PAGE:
Green, who will be doing a workshop on “The Art of Intention” earlier in the day, will be reading some new poems and from his newest book already in its second printing by the Carnegie Mellon Press called, ”The Grace of Necessity.”

He says that he believes festivals of this type are helpful to writers. “It’s extremely valuable to be able to pick the brains of established writers. The Orcas Festival organizers have done a good job of picking people with a diversity of experience. It is helpful for those starting out to be able to ask nitty gritty questions about craft, like how writers get ideas and what they do with them. There are no limits to the number of ideas. But how do you take the idea through to the finished product?”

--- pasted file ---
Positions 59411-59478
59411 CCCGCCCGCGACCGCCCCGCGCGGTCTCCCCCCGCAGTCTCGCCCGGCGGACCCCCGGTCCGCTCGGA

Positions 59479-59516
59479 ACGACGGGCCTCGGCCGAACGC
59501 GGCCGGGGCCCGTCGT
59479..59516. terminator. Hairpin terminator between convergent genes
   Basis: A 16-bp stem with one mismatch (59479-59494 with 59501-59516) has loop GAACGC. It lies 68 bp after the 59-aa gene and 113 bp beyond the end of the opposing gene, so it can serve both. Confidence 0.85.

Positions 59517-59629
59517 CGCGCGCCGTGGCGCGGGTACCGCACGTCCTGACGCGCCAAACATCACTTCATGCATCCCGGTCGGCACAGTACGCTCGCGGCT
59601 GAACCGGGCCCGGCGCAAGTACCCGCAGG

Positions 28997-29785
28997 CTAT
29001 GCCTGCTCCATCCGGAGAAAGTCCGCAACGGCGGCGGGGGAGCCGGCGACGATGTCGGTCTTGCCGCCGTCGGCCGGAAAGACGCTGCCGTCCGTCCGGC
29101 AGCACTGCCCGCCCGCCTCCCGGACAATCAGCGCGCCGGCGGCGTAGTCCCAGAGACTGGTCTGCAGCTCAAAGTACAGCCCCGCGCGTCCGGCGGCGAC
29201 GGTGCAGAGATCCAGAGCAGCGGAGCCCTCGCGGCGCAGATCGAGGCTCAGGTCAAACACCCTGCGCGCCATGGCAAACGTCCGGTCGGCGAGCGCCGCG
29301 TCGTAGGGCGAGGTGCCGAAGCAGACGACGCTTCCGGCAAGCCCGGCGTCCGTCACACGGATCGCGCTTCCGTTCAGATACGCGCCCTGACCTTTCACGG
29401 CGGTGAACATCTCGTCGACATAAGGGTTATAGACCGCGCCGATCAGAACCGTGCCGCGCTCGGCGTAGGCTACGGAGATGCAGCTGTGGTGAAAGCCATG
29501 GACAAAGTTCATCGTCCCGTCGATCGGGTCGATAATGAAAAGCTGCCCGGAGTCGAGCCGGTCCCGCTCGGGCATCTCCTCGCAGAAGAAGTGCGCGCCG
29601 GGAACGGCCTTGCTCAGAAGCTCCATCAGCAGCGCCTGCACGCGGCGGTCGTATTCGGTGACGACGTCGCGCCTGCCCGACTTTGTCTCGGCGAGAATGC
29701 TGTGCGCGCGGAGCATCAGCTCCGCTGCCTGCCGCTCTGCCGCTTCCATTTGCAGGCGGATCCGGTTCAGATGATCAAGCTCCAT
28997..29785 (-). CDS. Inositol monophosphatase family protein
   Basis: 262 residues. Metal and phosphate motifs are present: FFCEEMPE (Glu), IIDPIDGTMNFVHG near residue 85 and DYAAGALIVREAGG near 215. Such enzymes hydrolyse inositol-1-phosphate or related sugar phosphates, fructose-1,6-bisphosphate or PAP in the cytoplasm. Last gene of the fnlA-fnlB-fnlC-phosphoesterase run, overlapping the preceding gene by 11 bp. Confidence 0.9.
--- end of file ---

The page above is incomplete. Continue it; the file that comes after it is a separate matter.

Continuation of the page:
Green says he still finds attending symposiums of this type beneficial. “You never know where you are going to find the poem that will save your life. It could be in the backyard or in a poem turned in by a student. If you are interested in poetry and not just the politics of poetry, attending festivals of this type can be worthwhile. I know some of the other writers attending so it is also a chance for social fellowship and an opportunity to network and ask fellow poets and writers how they handle particular issues,” he says.